Beginning in 1979, the authorities carried out many acts of violence in response to the grass-roots opposition movement, and in retaliation for the assassinations that targeted symbols of the regime. The security forces began the execution of political prisoners without any form of trial, based on assumptions of guilt. This led to mass murder sometimes. During 1979–1982, the armed forces and intelligence services executed several thousand civilians in Hama, Aleppo, Damascus, Idlib, and other areas.152 The security forces also executed hundreds of people in prison. Known from the testimony of former prisoners, lynchings usually took place twice a week, especially in Tadmur and Mezze Prisons. A former prisoner described by Middle East Watch as ―trustworthy‖ shared that between 1979 and 1982, Syria witnessed about 6,000 arbitrary executions, while the organization estimated the number at 1,000.153 The Arab Organization for Human Rights in Cairo sent a telegram to President Asad inquiring about the executions in Tadmur Prison in 1984 and the detention of Sheikh Maskin in June 1985. It requested that the government investigate the arbitrary executions of more than one hundred prisoners, whose names were included. Typically, the Syrian government pled total ignorance. In 1989, the United Nations Commission for Human Rights investigated 29 cases of arbitrary execution in Tadmur Prison. The special report found that the military field trials that supposedly condemned them to death were a total sham. The testimonies and memoirs of released prisoners proved that the pace of executions continued well into the mid-1980s. Many of their estimates indicate that more than ten thousand prisoners died from arbitrary executions and other, more barbaric, methods.

Defense to act with the power of the president in the field courts. See: Middle East Watch, Syria Unmasked: The Suppression of Human Rights by the Asad Regime, p. 130. 152 Middle East Watch, Syria Unmasked: The Suppression of Human Rights by the Asad Regime, p. 130. 153 Middle East Watch, Syria Unmasked: The Suppression of Human Rights by the Asad Regime, pp. 61–62.


The issue of the forcibly disappeared in UN documents:
Reading the documents on Syria from the UN Economic and Social Council and the UN Commission on Human Rights, one could almost think that Syria is a Scandinavian country: Its record in the United Nations, in particular on the issue of enforced disappearances, is cleaner than most developed countries! It is truly tragic that we still do not know the fate of about 17,000 people have been subjected to enforced disappearance. In June 1982, the Working Group on Enforced or Involuntarily Disappearances received information on cases of disappeared persons from an NGO that had a consultative status with the United Nations Economic and Social Council. The Working Group referred to the Syrian government for responses to two reports on cases of disappearance. One of the two reports is about a doctor who was ordered, according to the report, to come to the office of the prison in Homs and was detained there. After a week of his arrest, he was taken to an unknown destination. The other case relates to a medical doctor, who also was arrested and charged with belonging to the Muslim Brotherhood and engaging in activities on their behalf. His whereabouts have been unknown since he was arrested. The Working Group decided at its ninth session to transmit to the government another case it had received, and to request further information from the government.154 The three cases of disappearances that the panel referred to the Syrian government took place in 1980. The Working Group‘s report a year later (in the 40th session of 1984) indicated that the group had called the Syrian government but had not received any response.155 In a report issued on January 23, 1985, the Working Group again emphasized that it had not received any clarification from the Syrian government on reported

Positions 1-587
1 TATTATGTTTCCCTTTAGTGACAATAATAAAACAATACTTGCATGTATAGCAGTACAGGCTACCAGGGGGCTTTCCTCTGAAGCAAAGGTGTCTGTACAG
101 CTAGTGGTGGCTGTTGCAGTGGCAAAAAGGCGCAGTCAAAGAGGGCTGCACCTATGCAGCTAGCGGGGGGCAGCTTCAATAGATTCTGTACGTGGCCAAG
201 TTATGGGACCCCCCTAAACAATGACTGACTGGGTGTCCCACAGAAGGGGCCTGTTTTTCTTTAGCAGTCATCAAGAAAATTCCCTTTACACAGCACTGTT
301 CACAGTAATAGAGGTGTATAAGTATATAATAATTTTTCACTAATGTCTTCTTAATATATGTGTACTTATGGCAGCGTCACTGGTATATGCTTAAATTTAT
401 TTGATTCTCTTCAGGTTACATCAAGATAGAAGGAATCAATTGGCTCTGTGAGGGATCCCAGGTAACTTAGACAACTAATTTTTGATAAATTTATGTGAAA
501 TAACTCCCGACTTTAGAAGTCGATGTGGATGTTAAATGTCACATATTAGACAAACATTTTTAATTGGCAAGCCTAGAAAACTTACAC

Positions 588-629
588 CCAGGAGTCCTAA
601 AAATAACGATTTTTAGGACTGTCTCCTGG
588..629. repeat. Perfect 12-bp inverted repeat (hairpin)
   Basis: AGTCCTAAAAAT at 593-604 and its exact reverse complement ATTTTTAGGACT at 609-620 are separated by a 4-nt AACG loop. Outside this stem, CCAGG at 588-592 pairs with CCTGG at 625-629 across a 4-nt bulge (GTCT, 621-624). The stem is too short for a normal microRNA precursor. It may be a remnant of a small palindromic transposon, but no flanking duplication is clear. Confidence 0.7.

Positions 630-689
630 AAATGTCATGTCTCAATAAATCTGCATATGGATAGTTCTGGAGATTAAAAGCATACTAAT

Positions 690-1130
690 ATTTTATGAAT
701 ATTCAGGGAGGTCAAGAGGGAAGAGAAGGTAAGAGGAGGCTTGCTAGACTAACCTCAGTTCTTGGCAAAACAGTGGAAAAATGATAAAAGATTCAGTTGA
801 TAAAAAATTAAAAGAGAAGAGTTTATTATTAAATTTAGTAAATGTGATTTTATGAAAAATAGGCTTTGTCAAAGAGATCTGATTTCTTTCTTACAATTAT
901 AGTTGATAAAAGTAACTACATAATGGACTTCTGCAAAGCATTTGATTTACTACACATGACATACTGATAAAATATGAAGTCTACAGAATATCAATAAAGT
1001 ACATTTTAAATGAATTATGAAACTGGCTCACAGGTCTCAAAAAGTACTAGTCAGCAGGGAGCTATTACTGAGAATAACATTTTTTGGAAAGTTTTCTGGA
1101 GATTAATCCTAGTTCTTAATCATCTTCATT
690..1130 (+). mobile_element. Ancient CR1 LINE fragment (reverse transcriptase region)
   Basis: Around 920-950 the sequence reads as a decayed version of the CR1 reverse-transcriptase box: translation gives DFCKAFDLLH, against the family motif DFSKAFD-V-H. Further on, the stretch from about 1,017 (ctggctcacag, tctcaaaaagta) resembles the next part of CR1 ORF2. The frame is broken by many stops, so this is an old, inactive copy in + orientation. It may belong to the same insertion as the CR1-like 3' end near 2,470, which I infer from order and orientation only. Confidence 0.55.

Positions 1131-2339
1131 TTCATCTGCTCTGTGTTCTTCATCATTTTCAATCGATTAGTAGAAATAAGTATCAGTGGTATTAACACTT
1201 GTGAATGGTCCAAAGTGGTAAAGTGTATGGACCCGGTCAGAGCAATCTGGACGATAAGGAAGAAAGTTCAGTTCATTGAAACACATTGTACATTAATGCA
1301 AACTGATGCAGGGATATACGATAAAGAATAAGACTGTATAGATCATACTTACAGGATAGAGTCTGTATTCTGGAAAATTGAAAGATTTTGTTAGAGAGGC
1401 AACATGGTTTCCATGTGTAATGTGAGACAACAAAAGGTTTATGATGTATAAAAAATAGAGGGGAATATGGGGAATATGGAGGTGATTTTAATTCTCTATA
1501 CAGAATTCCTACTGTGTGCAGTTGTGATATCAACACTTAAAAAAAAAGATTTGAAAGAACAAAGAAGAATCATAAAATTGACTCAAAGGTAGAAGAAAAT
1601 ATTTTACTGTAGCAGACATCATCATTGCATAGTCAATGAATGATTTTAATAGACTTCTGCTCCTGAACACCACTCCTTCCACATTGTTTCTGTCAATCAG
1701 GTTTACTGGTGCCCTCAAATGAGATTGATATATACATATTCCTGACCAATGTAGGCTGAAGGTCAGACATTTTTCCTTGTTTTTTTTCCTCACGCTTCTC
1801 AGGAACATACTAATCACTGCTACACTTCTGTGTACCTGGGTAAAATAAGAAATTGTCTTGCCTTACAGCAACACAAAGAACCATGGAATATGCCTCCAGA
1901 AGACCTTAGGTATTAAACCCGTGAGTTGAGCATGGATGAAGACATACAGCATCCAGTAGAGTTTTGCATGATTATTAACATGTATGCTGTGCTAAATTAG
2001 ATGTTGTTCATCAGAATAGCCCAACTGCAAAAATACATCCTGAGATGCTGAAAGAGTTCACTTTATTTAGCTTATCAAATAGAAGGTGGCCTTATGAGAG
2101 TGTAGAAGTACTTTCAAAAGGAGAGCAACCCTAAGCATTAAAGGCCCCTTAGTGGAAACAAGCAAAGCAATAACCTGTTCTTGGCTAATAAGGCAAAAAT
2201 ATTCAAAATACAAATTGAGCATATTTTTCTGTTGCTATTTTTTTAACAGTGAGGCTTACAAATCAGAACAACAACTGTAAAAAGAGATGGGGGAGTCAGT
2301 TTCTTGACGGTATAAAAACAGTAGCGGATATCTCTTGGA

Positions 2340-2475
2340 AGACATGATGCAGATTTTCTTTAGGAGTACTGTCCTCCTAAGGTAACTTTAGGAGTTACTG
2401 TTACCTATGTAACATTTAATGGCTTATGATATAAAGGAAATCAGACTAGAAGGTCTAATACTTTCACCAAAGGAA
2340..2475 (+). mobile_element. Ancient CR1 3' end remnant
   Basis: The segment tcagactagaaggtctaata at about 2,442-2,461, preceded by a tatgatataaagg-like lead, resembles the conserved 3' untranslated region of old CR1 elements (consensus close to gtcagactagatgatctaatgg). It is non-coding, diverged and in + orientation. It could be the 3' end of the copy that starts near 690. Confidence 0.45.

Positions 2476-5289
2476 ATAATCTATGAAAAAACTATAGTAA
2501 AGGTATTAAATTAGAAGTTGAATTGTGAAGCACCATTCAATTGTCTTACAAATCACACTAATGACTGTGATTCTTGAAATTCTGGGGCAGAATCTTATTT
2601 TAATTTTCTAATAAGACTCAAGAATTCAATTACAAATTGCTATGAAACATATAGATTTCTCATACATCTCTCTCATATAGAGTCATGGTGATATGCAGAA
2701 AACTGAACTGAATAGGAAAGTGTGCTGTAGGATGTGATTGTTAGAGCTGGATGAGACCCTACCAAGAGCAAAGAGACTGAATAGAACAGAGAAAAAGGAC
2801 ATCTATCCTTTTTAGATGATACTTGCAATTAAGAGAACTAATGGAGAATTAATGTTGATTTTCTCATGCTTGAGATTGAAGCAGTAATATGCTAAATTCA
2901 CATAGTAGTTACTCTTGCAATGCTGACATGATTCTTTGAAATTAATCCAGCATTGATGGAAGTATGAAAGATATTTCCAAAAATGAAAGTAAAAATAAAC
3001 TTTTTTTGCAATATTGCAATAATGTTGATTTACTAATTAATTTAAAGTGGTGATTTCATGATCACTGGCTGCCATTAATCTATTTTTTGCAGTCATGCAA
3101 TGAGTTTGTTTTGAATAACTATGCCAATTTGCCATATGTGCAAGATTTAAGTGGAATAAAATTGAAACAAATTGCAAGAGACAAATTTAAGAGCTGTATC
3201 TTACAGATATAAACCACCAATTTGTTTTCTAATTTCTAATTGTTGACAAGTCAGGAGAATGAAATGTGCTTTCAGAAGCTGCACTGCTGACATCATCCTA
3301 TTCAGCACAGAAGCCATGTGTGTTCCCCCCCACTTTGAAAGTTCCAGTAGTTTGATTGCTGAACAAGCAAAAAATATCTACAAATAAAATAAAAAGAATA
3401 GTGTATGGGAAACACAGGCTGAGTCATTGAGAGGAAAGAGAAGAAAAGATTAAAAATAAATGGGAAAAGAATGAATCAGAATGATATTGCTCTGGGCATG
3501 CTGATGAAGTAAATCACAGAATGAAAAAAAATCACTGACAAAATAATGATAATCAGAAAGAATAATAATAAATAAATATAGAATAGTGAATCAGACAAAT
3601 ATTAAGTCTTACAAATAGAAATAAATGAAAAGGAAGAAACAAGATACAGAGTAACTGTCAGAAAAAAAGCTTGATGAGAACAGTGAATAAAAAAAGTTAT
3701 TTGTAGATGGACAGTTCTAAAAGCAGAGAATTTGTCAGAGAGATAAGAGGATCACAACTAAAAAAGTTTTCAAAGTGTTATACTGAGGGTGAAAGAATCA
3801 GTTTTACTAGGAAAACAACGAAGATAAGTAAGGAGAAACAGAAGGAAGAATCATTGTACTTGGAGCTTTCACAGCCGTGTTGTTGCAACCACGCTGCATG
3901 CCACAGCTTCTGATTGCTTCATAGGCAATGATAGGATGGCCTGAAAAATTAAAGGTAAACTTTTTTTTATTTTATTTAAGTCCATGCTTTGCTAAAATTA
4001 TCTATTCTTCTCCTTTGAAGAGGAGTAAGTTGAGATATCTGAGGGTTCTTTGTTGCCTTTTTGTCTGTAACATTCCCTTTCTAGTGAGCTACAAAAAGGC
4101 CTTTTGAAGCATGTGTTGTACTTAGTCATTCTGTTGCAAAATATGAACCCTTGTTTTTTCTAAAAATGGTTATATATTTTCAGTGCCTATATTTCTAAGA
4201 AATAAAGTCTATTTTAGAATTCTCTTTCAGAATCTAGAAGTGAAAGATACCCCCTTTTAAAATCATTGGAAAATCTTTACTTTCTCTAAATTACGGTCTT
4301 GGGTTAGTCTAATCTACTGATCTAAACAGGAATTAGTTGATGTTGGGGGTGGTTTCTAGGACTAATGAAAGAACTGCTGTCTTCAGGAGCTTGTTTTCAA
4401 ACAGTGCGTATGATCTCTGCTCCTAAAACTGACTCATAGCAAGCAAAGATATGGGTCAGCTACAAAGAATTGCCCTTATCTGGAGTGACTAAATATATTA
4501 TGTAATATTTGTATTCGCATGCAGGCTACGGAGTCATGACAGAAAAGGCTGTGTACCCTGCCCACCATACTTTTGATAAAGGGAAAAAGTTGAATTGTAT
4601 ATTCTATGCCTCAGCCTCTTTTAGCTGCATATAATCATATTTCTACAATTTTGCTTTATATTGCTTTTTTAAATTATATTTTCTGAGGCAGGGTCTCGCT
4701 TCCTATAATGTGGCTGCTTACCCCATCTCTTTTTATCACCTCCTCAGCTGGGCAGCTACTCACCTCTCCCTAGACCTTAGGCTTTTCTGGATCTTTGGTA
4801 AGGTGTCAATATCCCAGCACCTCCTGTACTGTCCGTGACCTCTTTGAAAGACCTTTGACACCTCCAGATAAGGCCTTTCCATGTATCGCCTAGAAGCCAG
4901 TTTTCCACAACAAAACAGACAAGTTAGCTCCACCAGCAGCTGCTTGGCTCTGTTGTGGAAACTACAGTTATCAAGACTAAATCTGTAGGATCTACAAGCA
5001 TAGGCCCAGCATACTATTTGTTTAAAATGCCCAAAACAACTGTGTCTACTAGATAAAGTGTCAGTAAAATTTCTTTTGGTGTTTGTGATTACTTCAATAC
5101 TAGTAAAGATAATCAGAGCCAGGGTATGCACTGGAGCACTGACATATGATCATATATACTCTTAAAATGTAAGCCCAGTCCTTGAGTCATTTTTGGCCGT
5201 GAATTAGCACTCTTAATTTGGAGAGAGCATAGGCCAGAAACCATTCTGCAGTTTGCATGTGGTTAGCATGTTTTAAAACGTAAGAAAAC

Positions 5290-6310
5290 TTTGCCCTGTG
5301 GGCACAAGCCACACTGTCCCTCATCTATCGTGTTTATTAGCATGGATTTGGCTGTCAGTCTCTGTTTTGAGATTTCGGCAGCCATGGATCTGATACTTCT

154 155

United Nations: E/CN.4/1983/14. United Nations: E/CN.4/1984/21.